The load of invisible labor is especially high for women during the holidays. Will the pandemic exacerbate it — or finally liberate them from it?
It was the morning after Thanksgiving when her body finally gave out. The layers upon crushing layers of loss—her grandmother two days prior, her job at the start of the year—tethered her to her bed. As did all the little losses, the in-between bits this year where structure dissolved, order vanished and sanity waned.
Amy Kugler had reached the point where the answer to her husband’s question—are you OK?—came out as a resounding “no.”
But Christmas was only 28 days away, and even as she said it, her mind wandered to the tree they were supposed to be picking out with their 3-year-old son and the Christmas lights. My God, she thought, she couldn’t put up the lights.
In her head it was a ping-pong between obligation and exhaustion.
Can I do this? Can I rest? Can I do this? Can I not?
Kugler had to mourn the grandmother’s death, which was not caused by COVID-19, but was still affected by it, through a funeral broadcast on a Facebook Live video. Would she mourn Christmas, too? She wondered whether for the first time, she wouldn’t be able to complete all of the tasks—the work—that needs to happen to conjure up Christmas magic. It’s work that too often falls on moms to perform, the same moms who have already endured an unmooring year that has displaced them from work, tested the reaches of their patience, and still asked them to give more and more and more.
Kugler could already see how Christmas day could play out: She would be the one fielding texts all day about when to Zoom the grandparents and when to FaceTime. She’d be the one cooking dinner, an extra special version that said, “we survived a pandemic this year.” And she would have to make time to play with her son so he has a memory to tuck away about his pandemic Christmas.
“It’s going to be the most stressful holiday, in my opinion,” said Kugler, speaking on Zoom from a Starbucks parking lot in Seattle—the only place she could go to get some quiet.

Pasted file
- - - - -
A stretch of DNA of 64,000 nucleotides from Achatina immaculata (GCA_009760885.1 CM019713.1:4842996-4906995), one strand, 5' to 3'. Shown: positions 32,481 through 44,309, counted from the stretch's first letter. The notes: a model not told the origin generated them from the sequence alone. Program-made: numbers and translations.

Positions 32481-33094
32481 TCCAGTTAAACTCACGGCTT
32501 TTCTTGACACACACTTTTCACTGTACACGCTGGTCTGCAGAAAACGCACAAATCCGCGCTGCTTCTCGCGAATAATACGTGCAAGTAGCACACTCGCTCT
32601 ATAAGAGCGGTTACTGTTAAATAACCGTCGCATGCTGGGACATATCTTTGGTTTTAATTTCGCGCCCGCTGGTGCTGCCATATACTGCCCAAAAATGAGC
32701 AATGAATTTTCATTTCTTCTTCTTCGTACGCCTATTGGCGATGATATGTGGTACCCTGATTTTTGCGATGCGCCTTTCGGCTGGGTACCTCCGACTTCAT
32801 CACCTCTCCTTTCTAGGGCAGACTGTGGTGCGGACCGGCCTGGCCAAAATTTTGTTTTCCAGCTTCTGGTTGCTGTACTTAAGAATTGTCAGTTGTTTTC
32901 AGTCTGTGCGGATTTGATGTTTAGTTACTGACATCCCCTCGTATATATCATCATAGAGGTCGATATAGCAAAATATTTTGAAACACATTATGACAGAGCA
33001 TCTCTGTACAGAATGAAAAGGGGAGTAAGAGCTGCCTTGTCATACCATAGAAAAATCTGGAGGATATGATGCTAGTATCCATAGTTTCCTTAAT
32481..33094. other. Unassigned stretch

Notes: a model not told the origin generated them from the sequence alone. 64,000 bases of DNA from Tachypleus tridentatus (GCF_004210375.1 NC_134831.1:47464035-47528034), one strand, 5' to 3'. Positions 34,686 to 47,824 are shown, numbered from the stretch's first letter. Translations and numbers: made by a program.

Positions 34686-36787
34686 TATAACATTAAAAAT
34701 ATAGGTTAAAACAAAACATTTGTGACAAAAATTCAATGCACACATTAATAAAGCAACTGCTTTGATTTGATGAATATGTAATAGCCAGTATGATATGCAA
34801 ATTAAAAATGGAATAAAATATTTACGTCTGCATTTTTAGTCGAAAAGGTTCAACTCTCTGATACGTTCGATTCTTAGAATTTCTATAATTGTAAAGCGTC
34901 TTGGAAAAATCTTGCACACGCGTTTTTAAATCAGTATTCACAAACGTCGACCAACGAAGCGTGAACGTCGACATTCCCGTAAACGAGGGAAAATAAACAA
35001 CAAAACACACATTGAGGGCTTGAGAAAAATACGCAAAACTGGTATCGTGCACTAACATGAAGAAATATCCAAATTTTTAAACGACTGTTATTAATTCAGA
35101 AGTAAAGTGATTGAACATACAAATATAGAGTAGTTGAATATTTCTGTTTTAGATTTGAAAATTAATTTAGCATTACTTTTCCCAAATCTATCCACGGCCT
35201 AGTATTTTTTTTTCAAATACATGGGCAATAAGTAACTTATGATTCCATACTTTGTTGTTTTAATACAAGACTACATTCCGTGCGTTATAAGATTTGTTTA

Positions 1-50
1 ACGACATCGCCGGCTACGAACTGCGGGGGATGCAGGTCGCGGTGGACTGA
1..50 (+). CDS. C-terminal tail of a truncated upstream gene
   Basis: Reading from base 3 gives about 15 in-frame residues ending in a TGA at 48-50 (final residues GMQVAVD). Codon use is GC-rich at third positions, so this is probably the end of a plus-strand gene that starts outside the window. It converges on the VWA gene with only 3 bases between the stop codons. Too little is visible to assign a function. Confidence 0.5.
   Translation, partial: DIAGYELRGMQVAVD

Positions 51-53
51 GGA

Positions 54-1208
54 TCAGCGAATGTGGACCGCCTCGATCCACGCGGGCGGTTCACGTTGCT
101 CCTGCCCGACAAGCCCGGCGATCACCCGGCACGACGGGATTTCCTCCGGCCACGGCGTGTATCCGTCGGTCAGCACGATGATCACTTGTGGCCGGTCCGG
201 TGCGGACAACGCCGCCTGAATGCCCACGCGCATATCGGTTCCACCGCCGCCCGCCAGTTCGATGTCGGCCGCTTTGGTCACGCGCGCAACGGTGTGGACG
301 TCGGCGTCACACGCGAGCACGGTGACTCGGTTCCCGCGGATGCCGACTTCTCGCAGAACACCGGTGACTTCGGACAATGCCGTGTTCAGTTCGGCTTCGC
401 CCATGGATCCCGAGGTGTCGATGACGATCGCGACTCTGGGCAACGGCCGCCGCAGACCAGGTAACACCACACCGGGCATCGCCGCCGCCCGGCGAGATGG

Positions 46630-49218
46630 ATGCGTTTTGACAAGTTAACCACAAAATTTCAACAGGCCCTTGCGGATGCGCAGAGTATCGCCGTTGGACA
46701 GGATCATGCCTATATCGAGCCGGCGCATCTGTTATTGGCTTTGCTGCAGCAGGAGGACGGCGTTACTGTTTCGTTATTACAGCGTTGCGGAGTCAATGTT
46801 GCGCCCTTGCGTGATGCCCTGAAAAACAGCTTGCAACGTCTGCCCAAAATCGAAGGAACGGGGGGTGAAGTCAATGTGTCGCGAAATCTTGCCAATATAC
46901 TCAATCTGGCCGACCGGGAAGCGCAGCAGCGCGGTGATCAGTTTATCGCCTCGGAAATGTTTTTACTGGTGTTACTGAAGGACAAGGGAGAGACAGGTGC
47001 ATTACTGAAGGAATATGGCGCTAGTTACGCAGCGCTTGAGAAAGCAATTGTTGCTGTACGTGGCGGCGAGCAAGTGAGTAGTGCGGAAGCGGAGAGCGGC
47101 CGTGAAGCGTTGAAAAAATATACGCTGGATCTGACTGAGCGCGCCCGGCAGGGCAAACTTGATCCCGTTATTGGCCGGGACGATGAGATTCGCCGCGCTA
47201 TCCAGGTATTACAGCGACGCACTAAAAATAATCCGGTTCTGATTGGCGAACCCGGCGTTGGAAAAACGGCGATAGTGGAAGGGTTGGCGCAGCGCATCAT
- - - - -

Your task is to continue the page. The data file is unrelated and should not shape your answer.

“I’m not a bare minimum person,” said Kugler, 39. “And that’s where the rub is. I feel more guilt put on myself for not being able to be that person.”
Pressure and guilt, in all their forms, converge around this time every year, when the invisible work women typically do at home gets ratcheted up a few notches for the holidays. Add to that the pandemic, which has claimed more than 300,000 U.S. lives and, at its worst point, 20.8 million jobs. People are burnt out. Women most of all.
And yet, the household work—who keeps track of what groceries to buy, what appointments to make, the outfits needed for the holiday photos—continues to fall on women, as it historically has.
In the unpaid labor force, gender norms ensure much of that same work was delegated to women in the household, said feminist sociologist Lisa Huebner, a professor of women’s and gender studies at West Chester University of Pennsylvania.
“We’re gendering anything related to care, so the holidays become like, ‘This is how you show your love,’” Huebner said. “We don’t talk about those things in terms of workplace skills, like strategies and being creative and being intelligent. Instead we still frame those as being caring and focusing on family, and then we further attach that in gendered ways.”
Women are still socialized to be the organizers, cleaners and emotional managers—ideas that are further reinforced in the media, advertising, even at school.
“It’s not that men can’t or even don’t want to,” Huebner said. “It’s that they’re not practiced at it.”
All of that was already true before 2020, before the year that changed everything.
For Kugler, now it also feels like every task on the self-regenerating to-do list of the holidays will be mixed with grief and exhaustion.
For some, the pandemic has, somehow, impossibly, added even more pressure—the desire to give something positive to hold onto at the end of a year that has seemingly only taken away.